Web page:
It was an eyesore.

towel hook over tile wainscoting in bathroom

Now that we have the subway tile wainscoting, we just wipe down the the wall beneath the towel hook (we replaced the bar 😉 ) &#; easy!

The Best Tile Wainscoting Height

“How high should you make tile wainscoting in a bathroom?” is a question that someone asked me recently.

I don’t think there really is a standard answer – but there are a few things to consider.

The Positioning of Your Wall Outlets Makes a Difference

Wait &#; wall outlets are a factor in the height of your tile wainscoting?

wall outlet positioning over tile wainscoting in bathroom

Yes &#; you will want the wainscot to end underneath your lowest counter height wall outlet or light switch.

Otherwise you will need to cut holes in the wainscot to accommodate the outlet or switch.

Will You Use Your Wainscoting as a Tile Backsplash?

If your wainscot is tile, then it can serve a dual purpose by working as the backsplash behind your sink. 

But only if it is high enough.

Take Wall Hangings and Mirrors Into Consideration

If you are hanging a mirror above your sink, you will need to make sure that the height of the wainscot doesn't interfere with the wall hanging &#; or it might look funny.

The Tile Wainscoting Height That I Chose

For our bathroom, I went with a 42 inch high white subway tile wainscoting.

This measurement met all of the above criteria in our space.

Typically you will see wainscoting somewhere between 3 and 4 feet high on the bottom part of the wall.

What Material is Best for Wainscot?

If you want to put your wainscot to work for you – your choice of material will be important.

Wood is nice – and if you paint it with a nice moisture resistant paint, it should hold up for a good amount of time before you need to repaint.

But, if you use wood in your bathroom, it should be away from a direct water source (like the faucet or wet towels) because maintenance will be difficult.

Personally, I feel that tile wainscoting is a better option for a bathroom.

It requires no painting and you just wipe off to clean.

Since our space was really small, we were also able to keep the cost down.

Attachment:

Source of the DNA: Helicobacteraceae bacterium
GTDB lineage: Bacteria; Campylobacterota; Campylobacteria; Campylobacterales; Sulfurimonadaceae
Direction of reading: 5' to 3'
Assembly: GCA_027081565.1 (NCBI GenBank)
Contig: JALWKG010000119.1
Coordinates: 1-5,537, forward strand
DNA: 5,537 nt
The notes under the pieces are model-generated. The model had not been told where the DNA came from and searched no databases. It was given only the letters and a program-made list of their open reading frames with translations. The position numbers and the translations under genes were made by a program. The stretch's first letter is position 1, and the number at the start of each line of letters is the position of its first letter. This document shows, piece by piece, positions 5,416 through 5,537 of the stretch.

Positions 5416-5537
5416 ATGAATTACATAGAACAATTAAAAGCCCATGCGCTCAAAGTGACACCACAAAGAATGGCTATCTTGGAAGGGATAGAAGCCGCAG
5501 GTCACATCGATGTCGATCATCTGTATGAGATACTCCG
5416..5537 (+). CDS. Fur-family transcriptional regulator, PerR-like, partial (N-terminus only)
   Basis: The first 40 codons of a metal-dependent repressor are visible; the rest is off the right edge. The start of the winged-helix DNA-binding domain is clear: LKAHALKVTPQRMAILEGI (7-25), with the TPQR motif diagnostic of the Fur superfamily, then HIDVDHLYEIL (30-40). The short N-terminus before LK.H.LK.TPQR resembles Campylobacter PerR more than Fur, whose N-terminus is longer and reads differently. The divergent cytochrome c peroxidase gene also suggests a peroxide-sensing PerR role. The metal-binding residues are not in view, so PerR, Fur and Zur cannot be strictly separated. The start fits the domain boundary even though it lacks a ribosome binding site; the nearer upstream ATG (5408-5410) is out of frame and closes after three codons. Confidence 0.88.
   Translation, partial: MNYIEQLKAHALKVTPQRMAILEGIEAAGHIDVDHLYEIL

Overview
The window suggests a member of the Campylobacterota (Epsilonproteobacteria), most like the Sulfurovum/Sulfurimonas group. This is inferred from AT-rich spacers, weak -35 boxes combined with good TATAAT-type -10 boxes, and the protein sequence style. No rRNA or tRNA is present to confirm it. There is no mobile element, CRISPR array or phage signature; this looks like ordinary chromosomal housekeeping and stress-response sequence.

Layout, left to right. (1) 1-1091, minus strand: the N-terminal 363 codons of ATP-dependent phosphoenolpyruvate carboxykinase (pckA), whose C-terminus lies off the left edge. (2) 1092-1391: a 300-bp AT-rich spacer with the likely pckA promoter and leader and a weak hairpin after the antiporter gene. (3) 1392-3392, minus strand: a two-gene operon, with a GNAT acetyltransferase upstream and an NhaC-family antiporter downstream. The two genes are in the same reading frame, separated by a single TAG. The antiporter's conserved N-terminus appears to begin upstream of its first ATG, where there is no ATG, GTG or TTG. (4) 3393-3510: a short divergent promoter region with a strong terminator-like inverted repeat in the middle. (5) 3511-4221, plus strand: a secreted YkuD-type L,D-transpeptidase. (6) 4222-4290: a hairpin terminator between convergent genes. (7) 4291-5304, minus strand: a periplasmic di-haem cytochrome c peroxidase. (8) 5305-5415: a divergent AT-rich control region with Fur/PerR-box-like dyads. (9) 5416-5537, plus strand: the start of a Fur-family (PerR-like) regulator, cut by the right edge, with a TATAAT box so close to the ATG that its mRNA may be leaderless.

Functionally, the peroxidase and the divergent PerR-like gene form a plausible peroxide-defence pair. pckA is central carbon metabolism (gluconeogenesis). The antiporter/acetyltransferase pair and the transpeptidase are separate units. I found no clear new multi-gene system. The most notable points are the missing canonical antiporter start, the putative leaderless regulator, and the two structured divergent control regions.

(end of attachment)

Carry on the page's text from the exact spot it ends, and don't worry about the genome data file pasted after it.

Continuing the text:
Because, tile can get expensive. Just sayin’.

We used a simple white subway tile wainscoting in our small bathroom and it looks gorgeous.

The pictures that I include here don’t do it justice.

Other Considerations

Once that beautiful wainscot is attached to your wall – you will have a hard time convincing yourself to drill through it.

We bought a freestanding toilet paper holder instead of a wall mounted fixture for this exact reason.

And if you also have a tricky situation of having a window in the shower area like we did – then these tips will help you deal with that too.

What is the Best Option for You?

Wainscoting in a bathroom is both functional and decorative.

Make sure you choose the right material and keep in mind that the ideal height depends on many factors that will be unique to your space.

Your Tips

If you have any tips to add &#; I'd love to hear them in the comments below.

Sours: https://almostpractical.com/wainscoting-in-a-bathroom/
100 Modern Wall Design and Wainscoting Ideas

Here are our bathroom wainscoting ideas including beadboard, raised panel, shiplap and tile designs for your home.
Wainscoting has long been used in interiors for both its function and its aesthetics. Albeit a more traditional design style, wainscoting has survived through the years and can still be seen in houses today It is most characterized by its decorative panel look that covers the lower part of the wall from the floor up. Wainscoting can brighten up a room and provide a timeless traditional interior design style.

In the bathroom picture above to frame in the freestanding tub, the three walls surrounding it was clad with beadboard wainscoting painted in white to match the door and window frames.

Here are the most common types of bathroom wainscoting ideas:

Shiplap or Beadboard &#; one of the most common types characterized by its tongue and groove design. (See our gallery of shiplap bathroom ideas here)

Raised panel &#; this represents the more classic / traditional wainscoting style which is a combination of flat panels and moldings.

Board & Batten &#; this style has a simpler aesthetic and is often found on country style homes. This type is installed directly onto the existing wall and doesn&#;t require flat boards or panels.